Recognized Subspecies in VA: Yellow-bellied Slider (Trachemys scripta scripta), Cumberland Slider (Trachemys scripta troostii), and *Red-eared Slider (Trachemys scripta elegans)*
Size: 5 - 9 inches
Status: Yellow-bellied Slider - Tier IV | Cumberland Slider - Tier III | Red-eared Slider - Introduced
The Pond Slider (or Common Slider) is native in its Yellow-bellied subspecies to the coastal plain of Virginia, and in its Cumberland Subspecies on the Cumberland Plateau. On the coast, it is a common denizen to marshes, swamps, and back waters where it can often be found basking. On the Cumberland Plateau, it is a rare inhabitant of the Holston River drainage, where hardly anything is known about it. Both of these subspecies are threatened by the introduced Red-eared Slider that is native to the Midwest, south to the western Gulf of Mexico. This subspecies was introduced to Virginia many years ago, but it seems to have been introduced to at least 48 countries, by my count, world wide including Brazil, the U.K., South Africa, the Canarias Islands, Japan, and New Zealand. Here it out competes native turtles, and even pushed the native Pond Slider subspecies out due to interbreeding. I have spoken to a few herpetologist that fear the Red-eared Slider could wipe out the already rare Cumberland Slider in the near future. That said, Virginia considers this subspecies "naturalized". Either way, this subspecies is here to stay.
One can find Pond Sliders basking and breaching along almost any slow moving water sources in the state. Yellow-bellied Sliders are only found naively in the Coastal Plain, but a few have been introduced inland around cities. Red-eared Sliders are typically found in areas of high human traffic. I see several in places like Virginia Beach, Richmond, Martinsville, Blacksburg, Buena Vista, and NOVA. They tend not to be found in many rural areas though. So, while one could be found in a farm pond, it would be highly unlikely.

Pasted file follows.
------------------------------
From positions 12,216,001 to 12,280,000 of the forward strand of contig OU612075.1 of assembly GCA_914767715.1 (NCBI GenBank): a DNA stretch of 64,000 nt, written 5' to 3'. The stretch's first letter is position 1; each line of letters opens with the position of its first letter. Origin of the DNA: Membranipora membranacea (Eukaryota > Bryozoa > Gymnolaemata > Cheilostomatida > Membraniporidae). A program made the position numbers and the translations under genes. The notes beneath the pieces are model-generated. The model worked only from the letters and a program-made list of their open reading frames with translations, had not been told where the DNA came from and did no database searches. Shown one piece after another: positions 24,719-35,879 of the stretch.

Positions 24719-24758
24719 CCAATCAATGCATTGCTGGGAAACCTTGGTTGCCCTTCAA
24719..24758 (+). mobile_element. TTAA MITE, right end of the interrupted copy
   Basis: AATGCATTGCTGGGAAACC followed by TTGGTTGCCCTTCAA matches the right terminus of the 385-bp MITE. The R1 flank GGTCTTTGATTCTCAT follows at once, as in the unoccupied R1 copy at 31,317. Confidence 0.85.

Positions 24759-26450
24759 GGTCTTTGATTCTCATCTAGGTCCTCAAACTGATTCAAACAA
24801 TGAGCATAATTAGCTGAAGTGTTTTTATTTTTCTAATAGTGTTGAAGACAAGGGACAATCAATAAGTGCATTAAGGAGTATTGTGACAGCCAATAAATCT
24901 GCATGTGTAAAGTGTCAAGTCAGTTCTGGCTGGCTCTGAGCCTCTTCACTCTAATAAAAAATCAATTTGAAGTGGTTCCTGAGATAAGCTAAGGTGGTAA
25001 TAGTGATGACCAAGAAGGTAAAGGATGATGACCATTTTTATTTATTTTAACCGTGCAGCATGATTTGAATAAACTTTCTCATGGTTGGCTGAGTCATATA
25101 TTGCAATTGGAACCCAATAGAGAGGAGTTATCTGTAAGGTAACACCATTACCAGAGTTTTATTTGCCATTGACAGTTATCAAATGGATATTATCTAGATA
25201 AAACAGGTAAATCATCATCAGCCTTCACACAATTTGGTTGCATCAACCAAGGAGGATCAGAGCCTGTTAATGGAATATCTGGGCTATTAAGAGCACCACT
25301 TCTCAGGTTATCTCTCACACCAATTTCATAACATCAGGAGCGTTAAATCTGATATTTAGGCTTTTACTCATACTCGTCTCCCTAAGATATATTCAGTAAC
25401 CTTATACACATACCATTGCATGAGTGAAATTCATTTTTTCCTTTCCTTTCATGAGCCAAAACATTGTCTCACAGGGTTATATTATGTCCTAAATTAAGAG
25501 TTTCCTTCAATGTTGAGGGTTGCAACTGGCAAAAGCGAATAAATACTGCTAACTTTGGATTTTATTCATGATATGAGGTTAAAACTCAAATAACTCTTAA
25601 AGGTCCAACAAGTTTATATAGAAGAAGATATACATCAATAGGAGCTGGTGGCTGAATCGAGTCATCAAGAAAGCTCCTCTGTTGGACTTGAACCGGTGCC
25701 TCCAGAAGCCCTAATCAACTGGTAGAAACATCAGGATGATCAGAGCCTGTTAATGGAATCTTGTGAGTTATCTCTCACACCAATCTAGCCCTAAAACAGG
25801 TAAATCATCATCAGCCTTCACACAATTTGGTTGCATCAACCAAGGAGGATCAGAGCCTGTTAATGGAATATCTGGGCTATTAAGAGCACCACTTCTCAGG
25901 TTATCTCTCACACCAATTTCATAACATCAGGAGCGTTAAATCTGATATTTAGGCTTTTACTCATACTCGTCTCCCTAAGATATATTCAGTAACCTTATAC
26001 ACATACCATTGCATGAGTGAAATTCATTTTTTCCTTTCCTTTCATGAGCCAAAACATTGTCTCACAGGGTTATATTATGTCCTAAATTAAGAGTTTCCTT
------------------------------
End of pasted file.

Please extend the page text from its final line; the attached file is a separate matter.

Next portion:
All subspecies have highly domed shells as adults (shaped like a hamburger bun), with a lot of texture, and jagged saw-toothing along the back marginals. Juveniles lack this saw-toothing. Sliders have large, square heads compared to Cooters and Painted Turtles as well. The adult Yellow-bellied Slider is mostly black, with a yellow belly, and a swirl of yellow behind the eye that fades with age. Juveniles are more green with some patterning on the shell. Red-eared Sliders are usually greener when they are younger, but they get pretty dark with age. They have a red stripe behind they eye, which fades with age as well, before the whole turtle starts to lighten towards an ivory color with black accents. Cumberland Sliders are similar to the Red-eared, but their stripe starts as yellow, before turning a rusty brown with age.
Similar Species: The River Cooter and Coastal Plain Cooter are often confused for this species, but the cooters lacks the distinct facial markings of these three subspecies, as well as they have flatter shells and smaller heads.
Maps and External Sources
***This map displays areas of known/presumed breeding sights in the state or areas with multiple individuals reported. There are dozens of "one-off" records of released animals across the state that this map does not depict. Sites that are purple (not pinstriped) have multiple introduced subspecies, and no native Sliders.***
Herping Virginia encourages all naturalists to practice ethical, safe, and sustainable herping. The use of proper herping methods and techniques is beneficial to both wildlife and herpers. Visit the links below for more information.